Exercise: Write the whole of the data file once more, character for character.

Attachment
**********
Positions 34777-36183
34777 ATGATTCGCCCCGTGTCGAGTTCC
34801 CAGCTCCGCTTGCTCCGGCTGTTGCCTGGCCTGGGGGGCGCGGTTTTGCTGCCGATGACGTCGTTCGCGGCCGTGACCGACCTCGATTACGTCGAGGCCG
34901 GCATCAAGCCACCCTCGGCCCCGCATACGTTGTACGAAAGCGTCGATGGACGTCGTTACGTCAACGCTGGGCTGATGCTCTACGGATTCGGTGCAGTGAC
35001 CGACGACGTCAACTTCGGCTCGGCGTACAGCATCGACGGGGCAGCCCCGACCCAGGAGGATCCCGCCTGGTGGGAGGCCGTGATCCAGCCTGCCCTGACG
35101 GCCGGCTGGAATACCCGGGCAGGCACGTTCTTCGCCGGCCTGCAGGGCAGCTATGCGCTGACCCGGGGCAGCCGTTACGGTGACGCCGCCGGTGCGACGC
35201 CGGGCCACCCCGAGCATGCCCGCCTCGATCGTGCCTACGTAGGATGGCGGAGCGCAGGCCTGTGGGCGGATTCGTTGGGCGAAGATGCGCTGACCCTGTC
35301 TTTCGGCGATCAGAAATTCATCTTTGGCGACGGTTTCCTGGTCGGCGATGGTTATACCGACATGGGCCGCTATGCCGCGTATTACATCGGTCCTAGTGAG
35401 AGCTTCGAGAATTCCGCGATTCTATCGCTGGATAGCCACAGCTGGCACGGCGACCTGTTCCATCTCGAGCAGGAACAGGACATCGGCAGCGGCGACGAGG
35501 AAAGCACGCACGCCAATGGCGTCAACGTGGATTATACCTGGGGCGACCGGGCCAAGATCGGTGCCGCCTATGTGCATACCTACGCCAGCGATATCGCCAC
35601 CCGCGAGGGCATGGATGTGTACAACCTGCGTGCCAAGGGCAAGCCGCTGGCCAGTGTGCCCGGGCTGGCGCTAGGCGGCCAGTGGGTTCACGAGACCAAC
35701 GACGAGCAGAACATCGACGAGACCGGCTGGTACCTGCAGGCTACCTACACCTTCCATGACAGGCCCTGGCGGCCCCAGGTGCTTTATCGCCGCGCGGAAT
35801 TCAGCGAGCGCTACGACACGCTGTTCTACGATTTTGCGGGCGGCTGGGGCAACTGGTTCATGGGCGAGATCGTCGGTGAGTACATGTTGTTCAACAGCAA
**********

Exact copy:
Positions 34777-36183
34777 ATGATTCGCCCCGTGTCGAGTTCC
34801 CAGCTCCGCTTGCTCCGGCTGTTGCCTGGCCTGGGGGGCGCGGTTTTGCTGCCGATGACGTCGTTCGCGGCCGTGACCGACCTCGATTACGTCGAGGCCG
34901 GCATCAAGCCACCCTCGGCCCCGCATACGTTGTACGAAAGCGTCGATGGACGTCGTTACGTCAACGCTGGGCTGATGCTCTACGGATTCGGTGCAGTGAC
35001 CGACGACGTCAACTTCGGCTCGGCGTACAGCATCGACGGGGCAGCCCCGACCCAGGAGGATCCCGCCTGGTGGGAGGCCGTGATCCAGCCTGCCCTGACG
35101 GCCGGCTGGAATACCCGGGCAGGCACGTTCTTCGCCGGCCTGCAGGGCAGCTATGCGCTGACCCGGGGCAGCCGTTACGGTGACGCCGCCGGTGCGACGC
35201 CGGGCCACCCCGAGCATGCCCGCCTCGATCGTGCCTACGTAGGATGGCGGAGCGCAGGCCTGTGGGCGGATTCGTTGGGCGAAGATGCGCTGACCCTGTC
35301 TTTCGGCGATCAGAAATTCATCTTTGGCGACGGTTTCCTGGTCGGCGATGGTTATACCGACATGGGCCGCTATGCCGCGTATTACATCGGTCCTAGTGAG
35401 AGCTTCGAGAATTCCGCGATTCTATCGCTGGATAGCCACAGCTGGCACGGCGACCTGTTCCATCTCGAGCAGGAACAGGACATCGGCAGCGGCGACGAGG
35501 AAAGCACGCACGCCAATGGCGTCAACGTGGATTATACCTGGGGCGACCGGGCCAAGATCGGTGCCGCCTATGTGCATACCTACGCCAGCGATATCGCCAC
35601 CCGCGAGGGCATGGATGTGTACAACCTGCGTGCCAAGGGCAAGCCGCTGGCCAGTGTGCCCGGGCTGGCGCTAGGCGGCCAGTGGGTTCACGAGACCAAC
35701 GACGAGCAGAACATCGACGAGACCGGCTGGTACCTGCAGGCTACCTACACCTTCCATGACAGGCCCTGGCGGCCCCAGGTGCTTTATCGCCGCGCGGAAT
35801 TCAGCGAGCGCTACGACACGCTGTTCTACGATTTTGCGGGCGGCTGGGGCAACTGGTTCATGGGCGAGATCGTCGGTGAGTACATGTTGTTCAACAGCAA